Arrow-right Camera
The Spokesman-Review Newspaper

The Spokesman-Review Newspaper The Spokesman-Review

Spokane, Washington  Est. May 19, 1883
Partly Cloudy Night 46° Partly Cloudy
News >  Idaho

Lawyer quits county post

A Kootenai County public defender who was suspended this summer for giving the county commission a greeting card along with a jar of Vaseline and tube of red lipstick has resigned.

Linda Payne said Friday to give specifics about why she decided to quit now, but said she’s considering whether to sue the county for allegedly violating her free speech rights.

“That’s the reason this happened,” Payne said, referring to the greeting card, Vaseline and lipstick she personally delivered to commissioners’ office to express her disgust for a mistake made in calculating her pay increase.

Payne was suspended by her supervisor, Public Defender John Adams, for a week without pay for the gesture, which commissioners called “unprofessional.” She appealed the suspension but the commission upheld Adams’ decision.

Payne’s tentative last day of employment is Oct. 31.

County Commission Chairman Gus Johnson said her resignation is not linked to the June suspension or Payne’s failed effort to appeal.

Johnson also said that her resignation had nothing to do with the fact that Payne was privately representing a group of people suing the county over a planning decision.

“As far as I know there was no pressure for her to leave,” Johnson said. “We were surprised that she put in her resignation.”

Outside her job as a public defender, Payne had been representing two couples who are upset the planning department issued building permits for three pole barns on Violet Avenue, which is an island of county land off of 15th Street in Coeur d’Alene.

Payne has since stepped down as the group’s attorney and has instead become a party in the case. Payne isn’t a neighbor to the Violet Avenue pole barns, but court documents show she is concerned that the county is allowing the same type of structure in her Bonanza Ranch neighborhood east of Coeur d’Alene.

In an Aug. 29 court document clarifying her status in the case, Payne wrote that Adams discovered she had filed a lawsuit against the commission and threatened to fire her. The document also refers to the weeklong suspension.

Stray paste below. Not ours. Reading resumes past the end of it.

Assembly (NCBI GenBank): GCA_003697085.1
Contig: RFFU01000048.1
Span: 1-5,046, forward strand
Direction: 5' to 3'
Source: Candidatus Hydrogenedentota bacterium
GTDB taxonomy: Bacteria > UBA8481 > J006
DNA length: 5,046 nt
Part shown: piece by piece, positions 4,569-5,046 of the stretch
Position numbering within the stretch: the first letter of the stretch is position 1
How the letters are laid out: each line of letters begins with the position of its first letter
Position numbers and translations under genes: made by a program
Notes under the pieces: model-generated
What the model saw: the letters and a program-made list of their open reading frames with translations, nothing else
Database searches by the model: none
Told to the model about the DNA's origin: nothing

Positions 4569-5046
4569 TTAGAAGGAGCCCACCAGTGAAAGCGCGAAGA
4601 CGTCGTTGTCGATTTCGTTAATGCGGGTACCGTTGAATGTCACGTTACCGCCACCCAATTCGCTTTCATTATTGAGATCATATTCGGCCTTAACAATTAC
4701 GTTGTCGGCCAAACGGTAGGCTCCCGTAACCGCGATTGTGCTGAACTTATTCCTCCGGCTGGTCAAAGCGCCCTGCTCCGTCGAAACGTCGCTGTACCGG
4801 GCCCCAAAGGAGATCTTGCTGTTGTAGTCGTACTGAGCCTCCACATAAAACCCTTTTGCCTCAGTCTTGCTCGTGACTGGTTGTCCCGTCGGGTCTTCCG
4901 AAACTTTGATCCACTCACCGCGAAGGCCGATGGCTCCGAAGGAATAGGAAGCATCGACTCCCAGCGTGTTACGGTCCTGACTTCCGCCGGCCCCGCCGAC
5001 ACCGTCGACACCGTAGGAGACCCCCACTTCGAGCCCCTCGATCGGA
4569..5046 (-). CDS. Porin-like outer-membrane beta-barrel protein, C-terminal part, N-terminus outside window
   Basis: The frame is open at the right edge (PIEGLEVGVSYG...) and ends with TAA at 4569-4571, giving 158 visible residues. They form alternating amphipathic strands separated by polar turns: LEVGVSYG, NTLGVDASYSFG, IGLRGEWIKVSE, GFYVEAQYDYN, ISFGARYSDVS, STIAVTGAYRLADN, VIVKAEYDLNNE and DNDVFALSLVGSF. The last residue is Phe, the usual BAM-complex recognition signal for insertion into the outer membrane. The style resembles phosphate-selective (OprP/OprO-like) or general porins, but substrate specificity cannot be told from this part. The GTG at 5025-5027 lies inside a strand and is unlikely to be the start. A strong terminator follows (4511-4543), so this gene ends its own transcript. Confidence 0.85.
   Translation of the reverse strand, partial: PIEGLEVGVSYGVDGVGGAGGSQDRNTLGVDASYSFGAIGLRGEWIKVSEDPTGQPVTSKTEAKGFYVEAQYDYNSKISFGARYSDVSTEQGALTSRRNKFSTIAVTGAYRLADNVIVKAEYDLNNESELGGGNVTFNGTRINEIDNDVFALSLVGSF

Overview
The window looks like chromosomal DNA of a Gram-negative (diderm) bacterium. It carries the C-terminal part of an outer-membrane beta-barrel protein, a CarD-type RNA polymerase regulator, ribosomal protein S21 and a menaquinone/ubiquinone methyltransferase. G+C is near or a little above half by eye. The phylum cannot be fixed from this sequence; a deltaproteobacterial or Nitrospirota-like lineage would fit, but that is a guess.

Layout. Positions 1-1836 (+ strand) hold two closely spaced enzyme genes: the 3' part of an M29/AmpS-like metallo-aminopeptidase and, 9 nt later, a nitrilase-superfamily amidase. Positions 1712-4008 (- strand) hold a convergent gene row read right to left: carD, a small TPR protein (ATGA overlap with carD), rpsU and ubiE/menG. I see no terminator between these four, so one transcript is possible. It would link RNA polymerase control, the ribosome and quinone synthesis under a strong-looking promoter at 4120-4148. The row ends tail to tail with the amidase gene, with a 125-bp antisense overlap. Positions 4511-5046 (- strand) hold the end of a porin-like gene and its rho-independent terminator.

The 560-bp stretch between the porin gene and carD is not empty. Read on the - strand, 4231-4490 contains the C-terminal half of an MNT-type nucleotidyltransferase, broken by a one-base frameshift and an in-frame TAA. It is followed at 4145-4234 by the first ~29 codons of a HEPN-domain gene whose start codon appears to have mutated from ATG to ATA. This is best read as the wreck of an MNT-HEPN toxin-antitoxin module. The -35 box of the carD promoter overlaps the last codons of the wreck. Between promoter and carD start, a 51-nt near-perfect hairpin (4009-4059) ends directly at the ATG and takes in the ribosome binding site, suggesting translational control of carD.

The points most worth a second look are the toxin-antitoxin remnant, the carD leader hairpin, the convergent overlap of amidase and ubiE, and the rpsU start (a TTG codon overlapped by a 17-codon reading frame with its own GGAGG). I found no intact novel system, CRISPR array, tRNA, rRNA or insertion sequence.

“Mr. Adams informed Ms. Payne that she would be fired if she did not withdraw as attorney of record in this matter,” Payne wrote in the court document. “The reasoning was that this petition was an ‘hostile act against the county’ and subject to termination.”

Payne said that she should have revised the court document to state that Adams told her she “could be” fired. She declined to discuss the case in detail because it’s pending.

Adams was unavailable for comment Friday but Johnson said Adams never threatened to fire Payne. Yet Johnson said he agrees that it’s a conflict of interest for Payne to moonlight, especially if she is suing her employer.

“It’s in our policy,” Johnson said. “She can’t do that.”

The county’s personnel policy manual states that county employees have the right to engage in outside employment but they must fully disclose it to their supervisor to prevent potential conflicts of interest. The policy also states that the outside employment can’t interfere with the employee’s primary job with the county and that the employee can’t engage in any activity that is “hostile or adverse to the county.”

Johnson said he stands by Adams’ decision to suspend Payne for sending the offensive greeting card addressing the pay mistake.

Attorneys in the public defender’s and prosecutor’s offices received inaccurate notices June 7 outlining each employee’s pay adjustment. The letters inadvertently showed county attorneys getting 55 percent more money than the amount that was actually approved by the county commission. That meant that some county attorneys were expecting an additional $5,000.

More than 300 Kootenai County employees got salary adjustments that will put their pay in line with compensation in Northwest counties and businesses of similar sizes.

“The next time you choose to give us something please lubricate and/or kiss first,” Payne wrote in the Hallmark card June 9. “Vaseline and red lipstick are enclosed. (Please excuse the small amounts. I don’t make that much to give you how much you need or deserve.)”

The Spokesman-Review Newspaper

Local journalism is essential.

Give directly to The Spokesman-Review's Northwest Passages community forums series -- which helps to offset the costs of several reporter and editor positions at the newspaper -- by using the easy options below. Gifts processed in this system are not tax deductible, but are predominately used to help meet the local financial requirements needed to receive national matching-grant funds.

Active Person

Subscribe now to get breaking news alerts in your email inbox

Get breaking news delivered to your inbox as it happens.